Daniel Maclise
Irish History Painter, Portrait Artist. Biography, Paintings.

Death of Nelson (Detail)

Daniel Maclise RA (1806–1870)

One of the most successful painters in the history of Irish art, the historical artist and portraitist Daniel Maclise was born in Cork. Despite a rudimentary education he was an avid reader and anxious to learn. After two years as a bank clerk, he attended classes at the Cork Crawford School of Art. In 1825, when the famous novelist Sir Walter Scott was travelling in Ireland, Maclise spied him in a book shop and promptly made a casual sketch of him, which he lithographed and sold. The sketch was exceptionally well received and Maclise became in great demand as a portrait painter. These early portrait sketches he executed in pencil, with a keen eye for detail and accessory.

The Meeting Of Wellington And Blucher

For a comparison with a
French history painter of a
similar academic style to
that of Maclise, see:
Ernest Meissonier (1815-91).

Being of an independent spirit, Maclise turned down all offers of financial assistance to promote his artistic talent and saved enough to leave for London. Another chance sketch, this time of the younger Kean was lithographed and published, and in 1828 he entered the Royal Academy Art School where he duly won a number of high awards. The following year, Maclise exhibited for the first time at the Royal Academy (RA). As time passed, Maclise started to narrow his painting focus, concentrating on subject and history painting, interspersed with portraits of Campbell, Miss Landon, Charles Dickens, and other literary friends.

In 1833, he showed two paintings - "Chivalric Vow of the Ladies" and "The Peacock" - which significantly enhanced his reputation as a painter. In 1835 he became an associate of the Royal Academy, and in 1840 a full member. Over the following years the subject matter of his paintings included a number of people and scenes from history and tradition as well as from the works of Shakespeare, Goldsmith and Le Sage.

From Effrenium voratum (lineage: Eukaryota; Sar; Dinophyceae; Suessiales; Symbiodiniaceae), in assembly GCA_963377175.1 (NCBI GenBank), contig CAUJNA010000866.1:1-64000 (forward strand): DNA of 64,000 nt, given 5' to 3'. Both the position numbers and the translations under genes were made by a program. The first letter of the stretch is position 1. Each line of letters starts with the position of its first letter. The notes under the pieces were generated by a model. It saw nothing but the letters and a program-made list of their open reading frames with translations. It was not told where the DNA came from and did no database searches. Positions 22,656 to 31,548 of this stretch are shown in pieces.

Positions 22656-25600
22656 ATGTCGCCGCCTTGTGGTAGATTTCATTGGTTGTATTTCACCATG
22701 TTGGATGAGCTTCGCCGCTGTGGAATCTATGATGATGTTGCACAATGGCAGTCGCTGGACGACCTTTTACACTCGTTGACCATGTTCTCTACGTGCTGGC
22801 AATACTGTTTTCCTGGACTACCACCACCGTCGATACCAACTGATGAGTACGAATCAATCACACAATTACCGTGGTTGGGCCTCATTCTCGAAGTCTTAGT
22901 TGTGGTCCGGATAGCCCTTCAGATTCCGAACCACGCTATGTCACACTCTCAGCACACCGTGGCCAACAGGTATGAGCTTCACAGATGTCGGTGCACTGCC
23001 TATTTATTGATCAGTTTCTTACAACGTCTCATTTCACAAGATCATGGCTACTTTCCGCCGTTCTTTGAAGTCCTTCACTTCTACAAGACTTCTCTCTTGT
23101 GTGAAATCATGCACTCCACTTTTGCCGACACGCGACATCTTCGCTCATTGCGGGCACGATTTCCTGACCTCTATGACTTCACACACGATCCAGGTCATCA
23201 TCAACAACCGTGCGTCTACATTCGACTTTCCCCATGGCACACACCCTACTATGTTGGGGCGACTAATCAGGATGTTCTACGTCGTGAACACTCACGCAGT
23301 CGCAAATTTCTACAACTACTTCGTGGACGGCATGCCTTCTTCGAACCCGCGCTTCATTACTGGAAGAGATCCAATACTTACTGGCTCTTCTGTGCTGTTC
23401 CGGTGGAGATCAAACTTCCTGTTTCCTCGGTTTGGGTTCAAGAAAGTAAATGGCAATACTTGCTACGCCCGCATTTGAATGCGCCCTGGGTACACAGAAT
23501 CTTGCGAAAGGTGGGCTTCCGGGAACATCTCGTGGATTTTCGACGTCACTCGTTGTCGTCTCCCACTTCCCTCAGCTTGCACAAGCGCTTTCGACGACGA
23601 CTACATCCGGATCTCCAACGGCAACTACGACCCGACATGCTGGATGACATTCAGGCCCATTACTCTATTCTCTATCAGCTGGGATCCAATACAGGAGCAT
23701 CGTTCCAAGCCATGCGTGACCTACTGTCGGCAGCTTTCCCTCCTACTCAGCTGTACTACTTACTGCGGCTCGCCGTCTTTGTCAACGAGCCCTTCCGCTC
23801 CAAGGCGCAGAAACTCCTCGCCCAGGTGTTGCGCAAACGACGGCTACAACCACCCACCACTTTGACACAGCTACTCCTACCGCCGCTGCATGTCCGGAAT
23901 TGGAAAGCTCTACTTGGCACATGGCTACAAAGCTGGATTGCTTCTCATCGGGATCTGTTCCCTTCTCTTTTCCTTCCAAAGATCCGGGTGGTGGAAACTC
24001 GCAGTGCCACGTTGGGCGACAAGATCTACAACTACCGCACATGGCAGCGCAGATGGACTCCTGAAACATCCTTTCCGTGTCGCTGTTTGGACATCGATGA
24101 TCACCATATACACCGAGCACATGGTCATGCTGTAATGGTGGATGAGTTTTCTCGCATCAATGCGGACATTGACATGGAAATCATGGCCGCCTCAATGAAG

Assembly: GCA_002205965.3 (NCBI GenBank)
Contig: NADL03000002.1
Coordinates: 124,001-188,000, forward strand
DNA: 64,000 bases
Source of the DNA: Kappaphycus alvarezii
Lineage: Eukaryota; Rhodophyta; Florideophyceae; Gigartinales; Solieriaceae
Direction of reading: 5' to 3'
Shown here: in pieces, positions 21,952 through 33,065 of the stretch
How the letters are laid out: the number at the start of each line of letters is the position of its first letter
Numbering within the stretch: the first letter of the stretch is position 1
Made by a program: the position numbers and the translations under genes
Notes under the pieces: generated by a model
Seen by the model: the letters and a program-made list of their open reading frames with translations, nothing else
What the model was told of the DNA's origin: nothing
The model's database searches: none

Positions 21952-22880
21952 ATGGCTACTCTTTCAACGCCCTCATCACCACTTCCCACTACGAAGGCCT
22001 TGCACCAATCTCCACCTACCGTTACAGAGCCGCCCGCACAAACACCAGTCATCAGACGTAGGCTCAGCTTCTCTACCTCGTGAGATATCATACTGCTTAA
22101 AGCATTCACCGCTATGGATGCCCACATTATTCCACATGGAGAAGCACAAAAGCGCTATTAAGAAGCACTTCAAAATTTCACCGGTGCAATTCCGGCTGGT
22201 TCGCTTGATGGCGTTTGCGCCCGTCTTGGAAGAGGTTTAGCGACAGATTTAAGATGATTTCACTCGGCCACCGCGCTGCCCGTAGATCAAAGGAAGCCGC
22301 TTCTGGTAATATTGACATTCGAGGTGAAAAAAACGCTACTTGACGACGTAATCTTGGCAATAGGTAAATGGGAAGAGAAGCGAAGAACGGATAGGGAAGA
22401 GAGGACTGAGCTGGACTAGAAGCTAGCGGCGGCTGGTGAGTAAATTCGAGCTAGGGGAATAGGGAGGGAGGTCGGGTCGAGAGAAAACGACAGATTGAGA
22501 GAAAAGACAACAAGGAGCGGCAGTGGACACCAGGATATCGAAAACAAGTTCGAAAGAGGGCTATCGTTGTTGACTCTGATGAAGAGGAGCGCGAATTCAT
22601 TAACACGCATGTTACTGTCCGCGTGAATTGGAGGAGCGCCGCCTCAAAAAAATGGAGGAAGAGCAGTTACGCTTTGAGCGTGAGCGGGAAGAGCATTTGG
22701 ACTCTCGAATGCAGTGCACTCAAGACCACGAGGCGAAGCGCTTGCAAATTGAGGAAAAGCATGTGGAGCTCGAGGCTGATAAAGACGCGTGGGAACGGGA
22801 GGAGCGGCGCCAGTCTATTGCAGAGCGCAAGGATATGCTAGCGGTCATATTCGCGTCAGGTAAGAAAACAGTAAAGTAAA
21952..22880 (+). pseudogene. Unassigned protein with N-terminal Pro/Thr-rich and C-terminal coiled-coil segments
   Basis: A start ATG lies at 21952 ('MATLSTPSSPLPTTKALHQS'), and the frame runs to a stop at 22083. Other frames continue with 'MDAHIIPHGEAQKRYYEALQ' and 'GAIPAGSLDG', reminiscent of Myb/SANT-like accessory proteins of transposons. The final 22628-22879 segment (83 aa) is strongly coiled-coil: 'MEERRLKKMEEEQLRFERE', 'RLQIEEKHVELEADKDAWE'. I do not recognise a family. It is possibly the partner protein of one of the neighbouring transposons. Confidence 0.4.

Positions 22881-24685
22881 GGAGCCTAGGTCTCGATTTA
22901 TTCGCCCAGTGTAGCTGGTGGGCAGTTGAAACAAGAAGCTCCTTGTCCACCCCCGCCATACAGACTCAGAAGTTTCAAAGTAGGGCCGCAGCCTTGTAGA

In addition, Maclise also illustrated several of Charles Dickens's Christmas books and other works. Also, during the early 1830s, he executed a series of portraits of literary and other celebrities of the time, as well as caricatures, which were afterwards published as the Maclise Portrait Gallery (1871). In 1858, he started on one of two monumental works, "The Meeting of Wellington and Blucher", on the walls of Westminster Palace. Unsuccessfully begun in fresco, it was eventually completed using water-glass painting, as was his second great work "The Death of Nelson". These efforts proved excessively tiring for Maclise. In 1865, when he was offered the presidency of the Royal Academy, he declined the honor, dying five years later of pneumonia. See also English Figurative Painting 18th/19th century.

One of the great contributors to the reputation of visual art in Ireland, the name of this great Cork artist lives on in The Maclise Art Society, Cork City's foremost fine art group.

More Information About Visual Arts in Ireland

• For details of other history painters, see: Irish Artists: Paintings and Biographies.
• For more about 19th century history painters like Daniel Maclise, see: Irish Art Guide.
• For more about fine arts, see: Homepage.

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